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DVT in the lower leg caused swelling that won't quit

By Keith Roach, M.D. on

DEAR DR. ROACH: I am a 68-year-old male and have been very athletic my entire life. I never took any meds. I developed arthritis in both knees and had one set of cortisone injections. About a month later, I was diagnosed with a blood clot behind my right knee, along with cellulitis in my right lower leg. My doctor prescribed the blood thinner Eliquis for six months. Follow-up testing revealed that I am not subject to future blood clots. My problem is that I have retained about 80% of the swelling in my right lower leg and ankle. My doctor says this may never recede. Should I be concerned? -- M.R.

ANSWER: Blood clots in the leg, also called deep venous thromboses, always cause damage to blood vessels. The veins never work perfectly again. The body has ways of minimizing the problem. For instance, the blood clots inside the veins "organize," allowing some blood to flow through. The blood also finds new pathways, called collaterals, that provide the blood returning to the heart from the foot and lower leg with as easy a way as possible. Still, it's never quite as good as before the vein developed the clot. Persistent swelling can be accompanied by skin color and texture changes, a sensation of heaviness and occasionally ulcers.

Cellulitis (infection of the skin) occasionally complicates a DVT; however, it's also possible that the redness is just inflammation from the clot masquerading as infection.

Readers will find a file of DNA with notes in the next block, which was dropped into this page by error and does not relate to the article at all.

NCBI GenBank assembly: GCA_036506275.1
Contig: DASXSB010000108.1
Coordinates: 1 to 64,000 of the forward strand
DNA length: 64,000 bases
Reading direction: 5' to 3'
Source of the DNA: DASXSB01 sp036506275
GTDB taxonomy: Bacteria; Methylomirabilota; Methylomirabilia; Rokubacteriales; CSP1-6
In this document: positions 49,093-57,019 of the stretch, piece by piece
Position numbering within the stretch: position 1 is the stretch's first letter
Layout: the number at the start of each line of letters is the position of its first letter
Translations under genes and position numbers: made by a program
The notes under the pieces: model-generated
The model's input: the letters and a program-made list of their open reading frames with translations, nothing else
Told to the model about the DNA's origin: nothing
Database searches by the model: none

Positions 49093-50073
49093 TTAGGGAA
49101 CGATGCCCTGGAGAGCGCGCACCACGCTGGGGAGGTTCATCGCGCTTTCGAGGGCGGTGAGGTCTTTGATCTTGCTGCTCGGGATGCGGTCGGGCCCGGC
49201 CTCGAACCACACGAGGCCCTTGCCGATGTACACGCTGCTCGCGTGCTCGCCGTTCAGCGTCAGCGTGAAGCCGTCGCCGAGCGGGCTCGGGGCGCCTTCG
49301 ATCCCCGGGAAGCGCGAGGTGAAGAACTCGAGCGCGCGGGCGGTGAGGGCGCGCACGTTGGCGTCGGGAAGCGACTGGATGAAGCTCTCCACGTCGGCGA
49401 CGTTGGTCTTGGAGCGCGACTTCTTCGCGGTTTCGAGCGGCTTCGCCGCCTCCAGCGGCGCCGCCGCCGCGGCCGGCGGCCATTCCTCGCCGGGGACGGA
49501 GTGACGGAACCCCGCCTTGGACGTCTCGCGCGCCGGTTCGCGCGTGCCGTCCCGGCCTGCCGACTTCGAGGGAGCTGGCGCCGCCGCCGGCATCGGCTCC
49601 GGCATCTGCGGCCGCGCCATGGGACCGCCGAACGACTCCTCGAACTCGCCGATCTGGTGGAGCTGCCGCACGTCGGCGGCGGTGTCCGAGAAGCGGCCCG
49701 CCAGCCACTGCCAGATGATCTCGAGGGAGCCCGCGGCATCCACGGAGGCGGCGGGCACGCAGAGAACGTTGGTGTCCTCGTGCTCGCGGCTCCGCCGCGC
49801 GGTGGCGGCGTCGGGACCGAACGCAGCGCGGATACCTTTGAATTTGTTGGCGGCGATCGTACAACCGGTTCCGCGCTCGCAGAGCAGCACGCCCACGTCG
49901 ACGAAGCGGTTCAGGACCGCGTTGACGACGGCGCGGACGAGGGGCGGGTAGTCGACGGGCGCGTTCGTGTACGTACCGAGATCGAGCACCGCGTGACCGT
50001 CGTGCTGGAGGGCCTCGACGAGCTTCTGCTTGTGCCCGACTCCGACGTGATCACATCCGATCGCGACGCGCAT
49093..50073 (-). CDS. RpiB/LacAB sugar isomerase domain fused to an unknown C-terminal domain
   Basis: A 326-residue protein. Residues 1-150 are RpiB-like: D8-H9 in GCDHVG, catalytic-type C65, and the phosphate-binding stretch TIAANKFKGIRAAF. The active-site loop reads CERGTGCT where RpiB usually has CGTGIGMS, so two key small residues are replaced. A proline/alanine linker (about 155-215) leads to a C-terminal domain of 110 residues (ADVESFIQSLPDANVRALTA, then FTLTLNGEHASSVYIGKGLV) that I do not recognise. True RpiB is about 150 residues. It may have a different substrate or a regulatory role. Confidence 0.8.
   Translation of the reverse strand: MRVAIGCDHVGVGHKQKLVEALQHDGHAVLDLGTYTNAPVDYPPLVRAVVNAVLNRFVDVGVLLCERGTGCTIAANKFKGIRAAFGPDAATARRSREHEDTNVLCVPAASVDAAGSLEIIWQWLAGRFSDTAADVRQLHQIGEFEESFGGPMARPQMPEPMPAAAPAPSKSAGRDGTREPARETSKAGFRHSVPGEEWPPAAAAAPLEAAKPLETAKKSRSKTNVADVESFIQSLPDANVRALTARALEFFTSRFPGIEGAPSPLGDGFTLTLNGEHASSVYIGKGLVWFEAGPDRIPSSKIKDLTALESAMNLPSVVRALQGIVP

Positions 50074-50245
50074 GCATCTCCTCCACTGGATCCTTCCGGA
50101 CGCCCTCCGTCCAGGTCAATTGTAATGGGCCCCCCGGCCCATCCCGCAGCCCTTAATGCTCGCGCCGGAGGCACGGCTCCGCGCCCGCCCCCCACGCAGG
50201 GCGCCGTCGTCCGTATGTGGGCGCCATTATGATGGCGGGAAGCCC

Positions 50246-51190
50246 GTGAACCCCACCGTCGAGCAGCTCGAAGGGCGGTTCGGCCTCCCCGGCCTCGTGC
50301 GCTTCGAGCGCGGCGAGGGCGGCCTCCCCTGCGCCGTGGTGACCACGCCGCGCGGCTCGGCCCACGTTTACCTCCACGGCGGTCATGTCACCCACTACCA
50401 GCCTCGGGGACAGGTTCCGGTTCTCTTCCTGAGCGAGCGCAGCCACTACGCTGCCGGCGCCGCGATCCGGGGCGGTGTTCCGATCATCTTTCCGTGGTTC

Once a vein has been damaged by a clot, it is always at higher-than-average risk for another clot, no matter what the follow-up testing reveals. More importantly, you didn't identify the reason for the clot. Sometimes there is a clear reason, such as prolonged immobilization in an airplane, surgery or from cancer, but many times no cause is known. If there is no reversible cause for the clot, it makes the risk of a future clot even higher. I don't think the cortisone injections were related to the clot. Together, these mean that any worsening of symptoms or new symptoms on the other leg need to be taken very seriously and promptly re-evaluated.

DEAR DR. ROACH: I am a 70-year-old female wondering whether it's possible to overuse hand sanitizers. Should the use of hand sanitizer vary depending on your age? -- A.K.

ANSWER: Hand sanitizers are a convenient and effective way to reduce the risk of spreading infection, to yourself or others. They can be used as often as necessary. You should use enough to cover all parts of the hand and rub until dry. Most experts now recommend hand sanitizers over handwashing because they are effective and work faster. Being in compliance with recommendations is best in health care settings.

There are situations when handwashing is necessary. Some infections cannot be effectively decontaminated with hand sanitizer, especially C. difficile and norovirus, so handwashing is necessary after exposure to a suspected case of either of these.

 

Alcohol-based hand sanitizers can be drying, but manufacturers have largely solved that problem by including moisturizers. Some people may need additional moisturizer. Older people tend to have dryer skin, so this may be a significant issue.

When hands are literally dirty, or when the hands start feeling sticky after using sanitizer often, it's time to wash with soap and water.

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Dr. Roach regrets that he is unable to answer individual letters, but will incorporate them in the column whenever possible. Readers may email questions to ToYourGoodHealth@med.cornell.edu or send mail to 628 Virginia Dr., Orlando, FL 32803.

(c) 2020 North America Syndicate Inc.

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